Editor’s note: As we ended a difficult and unique year and entered a new one, the Training Industry editorial team asked learning leaders to write in with their reflections on 2020 and predictions for 2021. This series, “What’s Changed and What Hasn’t?: Taking Stock of 2020 and Planning for 2021,” is the result. Plus, don’t miss our infographic, “5 Tips for Turning 2020 Disarray Into 2021 Direction: Insights From Learning Leaders,” which shares insights from the series.

For several decades, people were taught there is a clear path throughout life, which was the secret to success: Earn a four-year degree from a respected college and don’t have children early, and all will be well. For millions, however, that straight line to success has proven not to be an available path.

The winds of change began to blow a few years ago, fueled by a dearth of talent and employer desperation, leading to a more skills-based approach to hiring and employee development. Then, that wind of change kicked up when Hurricane Corona hit in 2020. There is no security in a storm. No one is immune.

This storm flipped the idea of “the straight path plan” upside down. Whether a person had to file for unemployment, was furloughed, took on new tasks in his or her current role to cover for lower staffing, or is a business owner who had to shut down, there are no clear “next steps” for a journey of uncertainty that nobody living has ever traveled. It has left workers asking more questions than ever, evaluating themselves and their profession, and being more creative to prove their value and transferable skills.

Right now “the straight path” is out the window. People are feeling scared of the unknown, frustrated with the bumps along the road and unsure of where to turn. So, what can we do to put the struggling workforce back on track?

2020 Lessons Learned: The Importance of Reskilling

In the 2020 workplace, the importance of transferable skills was heightened like never before. Before the pandemic, most people were asking, “What do I want to do?” In 2021, the biggest question millions of people will be asking themselves is, “What else can I do?”

While some of these people may return to the jobs and businesses they were in before, many may decide to move on to new jobs or even new careers. Some may feel shaken in what feels like an uncertain future and move on to something that feels more secure — a natural reaction to something as shocking and unsettling as the level of job loss the world witnessed last year.

Previously, the phrase “transferable skills” most often referred to skills needed to enter the technology industry. Now, job seekers are looking for skills that are transferable into any industry that is hiring. The COVID era has caused job seekers to question what their skills are and how else they can those skills, particularly in sectors thriving in the pandemic.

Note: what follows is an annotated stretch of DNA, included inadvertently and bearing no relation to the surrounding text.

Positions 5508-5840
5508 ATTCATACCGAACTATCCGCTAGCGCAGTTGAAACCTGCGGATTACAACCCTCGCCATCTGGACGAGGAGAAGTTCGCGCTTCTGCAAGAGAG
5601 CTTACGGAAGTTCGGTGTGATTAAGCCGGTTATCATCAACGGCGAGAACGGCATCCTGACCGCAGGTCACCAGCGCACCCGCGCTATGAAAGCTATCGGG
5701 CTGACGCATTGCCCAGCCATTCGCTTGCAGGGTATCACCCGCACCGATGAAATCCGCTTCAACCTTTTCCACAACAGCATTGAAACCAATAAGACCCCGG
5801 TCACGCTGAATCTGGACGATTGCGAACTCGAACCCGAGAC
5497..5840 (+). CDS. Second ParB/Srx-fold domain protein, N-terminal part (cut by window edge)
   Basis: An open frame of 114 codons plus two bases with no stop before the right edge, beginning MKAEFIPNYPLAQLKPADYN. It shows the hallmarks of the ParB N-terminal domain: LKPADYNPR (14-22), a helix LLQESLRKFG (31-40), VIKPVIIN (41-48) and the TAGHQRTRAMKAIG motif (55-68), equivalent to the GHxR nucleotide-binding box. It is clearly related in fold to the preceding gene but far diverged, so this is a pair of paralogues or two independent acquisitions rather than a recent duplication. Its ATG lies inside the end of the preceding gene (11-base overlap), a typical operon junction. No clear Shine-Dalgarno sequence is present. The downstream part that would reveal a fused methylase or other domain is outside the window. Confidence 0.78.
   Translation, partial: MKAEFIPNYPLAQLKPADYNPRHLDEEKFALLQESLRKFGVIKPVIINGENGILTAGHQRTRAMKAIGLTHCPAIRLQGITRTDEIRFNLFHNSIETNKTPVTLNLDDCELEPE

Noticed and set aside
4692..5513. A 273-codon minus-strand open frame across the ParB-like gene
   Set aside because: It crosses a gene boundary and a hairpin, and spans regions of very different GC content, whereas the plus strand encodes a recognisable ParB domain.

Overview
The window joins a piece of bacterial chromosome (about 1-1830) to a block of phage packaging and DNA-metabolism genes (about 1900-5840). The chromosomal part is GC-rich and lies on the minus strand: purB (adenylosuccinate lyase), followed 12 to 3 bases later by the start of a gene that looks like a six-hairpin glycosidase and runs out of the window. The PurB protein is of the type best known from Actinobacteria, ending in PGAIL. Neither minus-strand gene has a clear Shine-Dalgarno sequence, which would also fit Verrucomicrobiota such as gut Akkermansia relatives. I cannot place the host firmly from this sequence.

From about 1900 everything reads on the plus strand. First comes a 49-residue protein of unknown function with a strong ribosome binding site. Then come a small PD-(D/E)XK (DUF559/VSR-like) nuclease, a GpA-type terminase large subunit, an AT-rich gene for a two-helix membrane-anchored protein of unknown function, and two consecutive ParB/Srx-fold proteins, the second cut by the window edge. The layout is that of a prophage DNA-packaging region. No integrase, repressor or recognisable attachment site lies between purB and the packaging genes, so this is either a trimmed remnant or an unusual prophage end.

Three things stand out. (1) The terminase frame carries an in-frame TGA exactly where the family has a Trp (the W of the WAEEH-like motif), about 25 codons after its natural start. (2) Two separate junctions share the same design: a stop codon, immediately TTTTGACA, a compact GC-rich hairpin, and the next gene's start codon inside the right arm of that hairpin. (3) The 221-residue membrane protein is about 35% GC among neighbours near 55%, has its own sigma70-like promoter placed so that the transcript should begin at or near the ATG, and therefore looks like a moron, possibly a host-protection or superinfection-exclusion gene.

In turn, job seekers are more willing to reskill to find a job. In fact, in a recent survey by Strada Education, 35% of respondents said they would change fields if they lost their job — which, considering unemployment numbers, means we could have nearly 20 million people looking to switch things up this year. These individuals will need the right resources to remap their plan — perhaps not to find “the job,” at least right now.

Planning for 2021: Bridging the Gap

Millions of American workers now find themselves in a position where they are looking for any job that will pay the bills. Typically, people looking for “any job” to recover from financial or job loss want to better understand their skills and how they can apply them to other careers. However, people often struggle to identify how they can apply their skills to another career, and they need specific support to do so.

Educational institutions, government agencies and workforce development organizations, as a result, need to revamp their own offerings to provide short, COVID-resilient, job-specific training. This training needs to address the particular needs of employers in a given industry and should focus on quickly helping workers identify the skills and areas of success that they can apply to other areas of work. Doing a deep dive into an individual’s desires for work through a career interest survey and an essential (soft) skills assessment, along with coaching, will help individuals in this position explore a wide range of career possibilities.

Employers will also need to be open to hiring outside of their comfort zone and enable professionals to stretch their skills past their resume. As such, they need to recognize that excellent candidates may be people they would have not hired in the past — people who may look different, sound different, have different backgrounds, or have or little to no relevant education. Employers need to see that this risk of hiring someone they would have previously not considered could have more of a benefit for the company in the long run.

Innovative workforce development programs and a new way of thinking about the traditional path forward will make work better in 2021 and beyond. In the meantime, with “the straight path” feeling more uncertain than ever, it’s important for the workforce to stay resilient, flexible and open to reskilling to chart a new career journey.